Why You Should Spend Less This Christmas: Advent Conspiracy


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advent-conspiracy

 

“That sweater she won’t like, that random gift card, that toy he doesn’t need.”

Why do we spend so much money on gifts that lack meaning at Christmastime?

Could it be that we believe the $ spent directly represents our love?

Our culture may tell us so. And we do love these people, so we spend, spend, spend.

The only problem is, it’s just not true. I would suggest there are better ways to show love than spending the most money.

And what are the results of mindless or excessive gift-giving anyway?

Oftentimes it’s debt, stress, waste, selfishness, idolatry and entitlement.

Is it really fulfilling?

I would say, overall, no. Overall, it runs the risk of detracting from the true purpose of Christmas, celebrating the coming Christ. In fact, in many cases it actually promotes the opposite, celebration of self and the overvaluing of everything temporal, worldly and meaningless.

Advent Conspiracy (the book) puts it like this,

 “Many American Christians have decided they can, to put it bluntly, love both God and money.”

But the Bible says, no, we can’t. (Matthew 6:24)

That’s a big part of why my family has changed the way we spend money at Christmastime. We’ve taken a bit step back from the cultural madness that is the American Christmas. We spend a pretty modest amount on gifts for our family, friends and children.

Financial realities also helped us along this path, but now that we’ve discovered icn-spend-lessthis freedom, we won’t go back, because it’s not about what we can afford, it’s about choosing to do it differently.

Oftentimes, I would say that a carefully selected or handmade gift shows love better than something off the top shelf. Oftentimes, people are more blessed by a humble gift that’s truly from the heart, not intended to impress or fulfill an unwritten obligation.

And for me as the giver, I love giving Christmas gifts now more than ever. There is no mad Black Friday dash. No buying things just because they’re cheap. No perusing of the gadgety, last-minute gift sections at the front of stores. No hot chocolate gifts sets, lotions, or socks.

Black Friday in San Francisco

Photo credit

I’m not saying that giving these things is wrong at all, in fact I love getting fuzzy socks from my parents for Christmas. It’s all about context and knowing the person to whom you’re giving the gift rather than spending money randomly and excessively.

My intention is not to put restrictions on you for what you should and shouldn’t give at Christmas, but instead to FREE you to approach the holiday differently, even if the end result is the same. 

Giving Christmas gifts shouldn’t be a strain. If it is, rethink what you’re doing and the amount you’re spending.

Hopefully your gifts will be given out of a sincere heart, and you’ll know you don’t have to spend the most money to express the most love.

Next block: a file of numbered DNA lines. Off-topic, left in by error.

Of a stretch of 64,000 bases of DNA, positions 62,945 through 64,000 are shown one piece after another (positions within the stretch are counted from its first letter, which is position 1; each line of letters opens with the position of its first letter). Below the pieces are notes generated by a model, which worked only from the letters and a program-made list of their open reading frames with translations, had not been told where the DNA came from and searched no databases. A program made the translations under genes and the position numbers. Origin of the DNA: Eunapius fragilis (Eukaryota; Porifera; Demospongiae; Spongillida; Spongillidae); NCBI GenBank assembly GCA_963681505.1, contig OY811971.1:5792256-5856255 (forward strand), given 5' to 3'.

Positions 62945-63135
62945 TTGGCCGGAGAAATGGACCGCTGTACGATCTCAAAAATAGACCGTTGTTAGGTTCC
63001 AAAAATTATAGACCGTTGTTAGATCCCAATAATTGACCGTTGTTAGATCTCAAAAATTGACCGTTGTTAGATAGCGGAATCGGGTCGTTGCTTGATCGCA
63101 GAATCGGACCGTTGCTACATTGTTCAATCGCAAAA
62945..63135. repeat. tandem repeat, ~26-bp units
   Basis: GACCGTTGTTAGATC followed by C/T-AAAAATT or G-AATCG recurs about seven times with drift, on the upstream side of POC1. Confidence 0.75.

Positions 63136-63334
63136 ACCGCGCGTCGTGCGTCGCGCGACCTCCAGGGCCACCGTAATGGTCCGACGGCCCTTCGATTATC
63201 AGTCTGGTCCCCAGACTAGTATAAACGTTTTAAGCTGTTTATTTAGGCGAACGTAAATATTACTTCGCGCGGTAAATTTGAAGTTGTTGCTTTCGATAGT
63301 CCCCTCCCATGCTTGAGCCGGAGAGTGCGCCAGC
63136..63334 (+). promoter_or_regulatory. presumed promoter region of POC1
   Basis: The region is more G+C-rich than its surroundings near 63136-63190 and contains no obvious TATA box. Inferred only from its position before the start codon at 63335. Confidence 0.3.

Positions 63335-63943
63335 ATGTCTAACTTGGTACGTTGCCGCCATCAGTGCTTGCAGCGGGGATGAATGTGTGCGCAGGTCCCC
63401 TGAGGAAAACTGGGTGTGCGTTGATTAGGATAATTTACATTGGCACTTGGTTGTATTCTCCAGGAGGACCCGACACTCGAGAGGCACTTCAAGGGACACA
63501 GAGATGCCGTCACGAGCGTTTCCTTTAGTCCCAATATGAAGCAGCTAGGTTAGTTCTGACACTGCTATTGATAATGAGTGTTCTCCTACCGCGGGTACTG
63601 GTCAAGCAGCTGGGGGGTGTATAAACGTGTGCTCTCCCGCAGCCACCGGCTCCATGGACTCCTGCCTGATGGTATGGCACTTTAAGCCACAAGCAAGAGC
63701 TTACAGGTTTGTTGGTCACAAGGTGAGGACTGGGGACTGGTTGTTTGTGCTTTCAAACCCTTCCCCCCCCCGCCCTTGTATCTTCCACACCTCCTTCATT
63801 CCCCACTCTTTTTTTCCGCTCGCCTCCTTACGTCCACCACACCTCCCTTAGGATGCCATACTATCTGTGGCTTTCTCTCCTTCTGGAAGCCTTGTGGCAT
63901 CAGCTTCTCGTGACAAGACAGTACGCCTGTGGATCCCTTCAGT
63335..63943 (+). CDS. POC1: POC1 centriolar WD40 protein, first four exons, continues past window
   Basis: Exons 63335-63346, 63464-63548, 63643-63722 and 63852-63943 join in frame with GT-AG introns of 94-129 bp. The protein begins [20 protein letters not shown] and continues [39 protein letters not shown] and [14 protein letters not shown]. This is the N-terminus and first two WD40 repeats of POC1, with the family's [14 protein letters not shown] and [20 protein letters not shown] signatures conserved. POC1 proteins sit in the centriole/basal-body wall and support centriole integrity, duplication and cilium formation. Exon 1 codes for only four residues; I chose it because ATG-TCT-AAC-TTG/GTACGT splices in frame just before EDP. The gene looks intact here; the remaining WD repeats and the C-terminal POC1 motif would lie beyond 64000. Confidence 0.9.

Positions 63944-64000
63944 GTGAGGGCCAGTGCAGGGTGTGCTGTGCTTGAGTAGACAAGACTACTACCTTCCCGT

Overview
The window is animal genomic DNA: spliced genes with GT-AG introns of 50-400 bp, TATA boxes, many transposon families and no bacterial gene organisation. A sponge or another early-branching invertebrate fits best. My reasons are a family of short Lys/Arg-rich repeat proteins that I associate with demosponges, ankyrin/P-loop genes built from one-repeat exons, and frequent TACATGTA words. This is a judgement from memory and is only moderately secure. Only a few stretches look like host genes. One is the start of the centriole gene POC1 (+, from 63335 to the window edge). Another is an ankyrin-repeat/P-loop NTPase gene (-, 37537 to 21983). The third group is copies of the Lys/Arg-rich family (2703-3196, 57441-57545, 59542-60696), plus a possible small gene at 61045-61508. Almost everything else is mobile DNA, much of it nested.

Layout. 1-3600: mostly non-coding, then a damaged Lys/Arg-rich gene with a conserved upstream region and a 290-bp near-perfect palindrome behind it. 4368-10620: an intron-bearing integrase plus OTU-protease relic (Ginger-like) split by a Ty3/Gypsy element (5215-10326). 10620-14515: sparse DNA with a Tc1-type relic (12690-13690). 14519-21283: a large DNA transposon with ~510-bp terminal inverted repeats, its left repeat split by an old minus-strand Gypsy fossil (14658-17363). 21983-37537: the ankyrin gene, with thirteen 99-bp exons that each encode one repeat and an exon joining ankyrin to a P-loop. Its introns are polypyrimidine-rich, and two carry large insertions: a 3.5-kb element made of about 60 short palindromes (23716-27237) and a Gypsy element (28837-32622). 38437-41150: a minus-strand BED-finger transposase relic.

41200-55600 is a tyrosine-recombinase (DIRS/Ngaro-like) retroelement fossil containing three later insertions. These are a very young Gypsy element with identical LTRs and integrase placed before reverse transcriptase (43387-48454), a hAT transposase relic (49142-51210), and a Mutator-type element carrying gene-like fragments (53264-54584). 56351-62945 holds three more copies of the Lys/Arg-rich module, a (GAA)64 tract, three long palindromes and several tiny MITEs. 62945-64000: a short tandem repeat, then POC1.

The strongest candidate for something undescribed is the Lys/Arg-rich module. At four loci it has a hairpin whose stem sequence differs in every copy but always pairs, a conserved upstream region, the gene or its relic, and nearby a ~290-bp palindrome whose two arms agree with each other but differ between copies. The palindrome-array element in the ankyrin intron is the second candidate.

So if I spend less money at Christmas, what exactly do I give to those on my list?

Well, that’s exactly what I’m going to talk about on the blog next week. So stay tuned!

Meanwhile, to get the big picture, watch this video if you haven’t already.

And check out the Advent Conspiracy website here: www.adventconspiracy.org

 

[disclaim]There are NO affiliate links contained in this post. I am not profiting and neither is AC, just sharing about a resource I’ve found helpful for your benefit.[/disclaim]

Graphics credit: adventconspiracy.org

 

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Comments

  1. Heather says:

    LOVE, LOVE, LOVE this post, Katie! Thanks so much for sharing this. My family participates in the Advent Conspiracy as a part of our annual gift exchange. I wrote about it on my blog, if you’re interested (Christmas in July). For our family, this makes our Christmas so much more meaningful. Many blessings to you and yours!

  2. Kirsten says:

    I’m all for spending less and choosing one or two well-planned gifts for close family. My problem is how some of that family doesn’t LIKE that approach. My sister in law sent my daughter 4 Disney Princess baby dolls last year, complete with accessories. Easily hundreds of dollars total. I sent her boy an activity box subscription. He doesn’t really need anything and I thought it might be a fun thing for him to get each month for a couple of months. But I’ve been told there is animosity about the disparity. Which is silly for lots of reasons. And this is just one example. I wish more people remembered the reason for the season and stopped the tit for tat gifting that so many get wrapped up in!

    • Wow Kirsten. That’s really hard. I sad that you have that kind of pressure. Would it be possible to have a conversation about it and let your sister-in-law know how much you plan to spend ahead of time? That’s something I did with family a few years ago and it went well, although I don’t think there would have been hard feelings in any case in my situation. I hope God gives you wisdom for this!

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